The Runaway and Homeless Youth Act
Protecting young people since 1974
FYSB funds 10 regionally-based organizations, also known as coordinated networks, to provide training and technical assistance (TTA) to local youth service agencies receiving runaway and homeless youth (RHY) program funding, called The RHY Program Regional TTA Providers.
The Runaway Youth Act is reauthorized and its scope is broadened.
Runaway Youth Act passed as Title III of the Juvenile Justice and Delinquency Prevention Act which decriminalized runaway youth and authorized funding for Basic Center Programs (BCP).
Metro-Help receives federal funding and begins to operate the National Runaway Switchboard.
The Family and Youth Services Bureau (FYSB) began funding local organizations to provide drug abuse prevention services through The Drug Abuse Prevention Program (DAPP) for RHY.
FYSB awarded grants to develop community-based consortia; to implement single-purpose youth gang prevention, intervention, and diversion programs; to implement employment and training programs for at-risk youth; to explore methods for gang-proofing young children; and to implement research aimed at gang families and identification of actors that predispose youth to avoid gang involvement through the Youth Gang Drug Prevention Program.
Title of the Runaway Youth Act changed to the RHY Act.
The RHY Act is reauthorized and the Transitional Living Program (TLP) is established.
Congress authorized funding to establish a national communication system to assist RHY in making contact with their families and service providers.
Community Youth Development (CYD) was launched.
Funding for BCP and TLP programs were placed under the consolidated RHY Program.
The Violent Crime and Law Enforcement Act establishes the Street Outreach Program (SOP).
FYSB establishes the National Clearinghouse on Runaway and Homeless Youth (NCRHY) to serve as a central source of information on RHY issues.
FYSB funds Home-Based Services: three projects to develop, test, and document models that would address and prevent runaway behavior through the provision of home-based support services, as an alternative to out-of-home shelter.
Implementation of a new Runaway and Homeless Youth Management Information System (RHY-MIS), an automated information tool for collecting and collating data on the youth served and the services provided by FYSB grantees.
NRS partners with Safe Place® as a way to increase the resources available to RHY utilizing the national communications system nationally.
HHS began the Support Systems for Rural Homeless Youth Demonstration Project to support TLPs in rural communities.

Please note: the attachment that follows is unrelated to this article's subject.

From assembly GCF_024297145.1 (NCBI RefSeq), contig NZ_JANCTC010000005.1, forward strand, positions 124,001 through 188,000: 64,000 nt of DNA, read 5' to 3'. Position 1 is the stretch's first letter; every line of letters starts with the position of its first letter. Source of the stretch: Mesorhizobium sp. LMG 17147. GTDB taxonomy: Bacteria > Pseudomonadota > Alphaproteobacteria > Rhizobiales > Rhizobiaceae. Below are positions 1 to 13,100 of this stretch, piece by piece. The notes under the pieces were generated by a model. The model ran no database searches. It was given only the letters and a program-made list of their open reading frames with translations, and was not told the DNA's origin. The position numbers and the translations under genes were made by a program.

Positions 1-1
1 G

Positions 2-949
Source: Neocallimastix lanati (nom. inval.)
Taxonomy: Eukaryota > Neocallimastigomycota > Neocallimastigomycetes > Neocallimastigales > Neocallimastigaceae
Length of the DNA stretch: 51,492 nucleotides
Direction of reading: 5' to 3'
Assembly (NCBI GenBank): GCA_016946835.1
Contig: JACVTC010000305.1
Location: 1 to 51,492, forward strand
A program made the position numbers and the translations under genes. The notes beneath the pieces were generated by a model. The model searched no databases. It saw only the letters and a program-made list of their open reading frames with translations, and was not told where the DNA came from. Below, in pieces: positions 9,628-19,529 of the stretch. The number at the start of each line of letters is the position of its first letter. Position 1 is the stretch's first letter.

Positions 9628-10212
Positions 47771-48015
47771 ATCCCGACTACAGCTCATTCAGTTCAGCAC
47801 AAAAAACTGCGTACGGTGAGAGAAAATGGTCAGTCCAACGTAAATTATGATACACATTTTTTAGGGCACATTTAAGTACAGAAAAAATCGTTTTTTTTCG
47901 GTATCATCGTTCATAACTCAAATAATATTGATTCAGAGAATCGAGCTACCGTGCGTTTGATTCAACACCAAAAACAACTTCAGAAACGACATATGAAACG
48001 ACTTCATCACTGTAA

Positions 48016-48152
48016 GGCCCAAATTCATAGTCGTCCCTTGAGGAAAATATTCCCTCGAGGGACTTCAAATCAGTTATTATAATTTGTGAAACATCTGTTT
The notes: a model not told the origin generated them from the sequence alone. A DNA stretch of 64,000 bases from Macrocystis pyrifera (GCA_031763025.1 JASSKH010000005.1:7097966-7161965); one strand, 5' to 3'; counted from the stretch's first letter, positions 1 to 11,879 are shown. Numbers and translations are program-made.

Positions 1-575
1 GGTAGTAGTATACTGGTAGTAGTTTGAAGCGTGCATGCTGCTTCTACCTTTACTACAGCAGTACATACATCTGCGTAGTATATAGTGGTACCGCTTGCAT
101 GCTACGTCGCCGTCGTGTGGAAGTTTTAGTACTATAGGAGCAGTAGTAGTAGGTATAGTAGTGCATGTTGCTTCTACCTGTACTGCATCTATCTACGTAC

Amendments to the RHY Act authorized TLP funds to be used for services for pregnant and parenting teens within TLPs, creating Maternity Group Homes (MGH).
The Bush Administration doubled funding for the TLP and sought funds specifically for pregnant and parenting teens.
The Runaway, Homeless, and Missing Children Protection Act is enacted to reauthorize The RHY Act for FY2004 through FY2008.
RHYA was instrumental in increasing emphasis on Positive Youth Development (PYD), a strengths-based approach that encourages autonomy and resilience among youth and emphasizes the importance of youth’s investment in their own goals.
FYSB launched the Runaway and Homeless Youth Training and Technical Assistance Center (RHYTTAC).
The Reconnecting Homeless Youth Act is enacted to reauthorize the RHY Act for FY2009 through FY2013.
Health and Human Services (HHS) began funding the three year Rural Host Homes Demonstration Project which expanded BCP services to RHY who live in rural areas.
Funding for 3/40 Blueprint: Creating the Blueprint to Reduce LGBTQ Youth Homelessness begins.
FYSB launches the National Clearinghouse on Homeless Youth and Families (NCHYF) as a national resource for organizations that support runaway and homeless youth and their families with programs and services.
FYSB created the SOP Data Collection Project.
HHS began the Transitional Living Program Special Population Demonstration project which funded 9 grantees over two years to support LGBTQ RHY and young adults ageing out of foster care.
The Runaway and Homeless Youth Management Information System (RHY-MIS) was merged with the Homeless Management Information System (HMIS) to provide an integrated system (RHY-HMIS) for grantees' use.
Runaway and Homeless Youth Act Timeline
Provided by Family and Youth Services Bureau’s Runaway and Homeless Youth Training and Technical Assistance Center (RHYTTAC)